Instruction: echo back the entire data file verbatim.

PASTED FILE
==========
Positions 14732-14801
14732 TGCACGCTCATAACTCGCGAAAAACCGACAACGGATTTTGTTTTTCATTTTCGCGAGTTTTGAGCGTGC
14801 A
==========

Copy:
Positions 14732-14801
14732 TGCACGCTCATAACTCGCGAAAAACCGACAACGGATTTTGTTTTTCATTTTCGCGAGTTTTGAGCGTGC
14801 A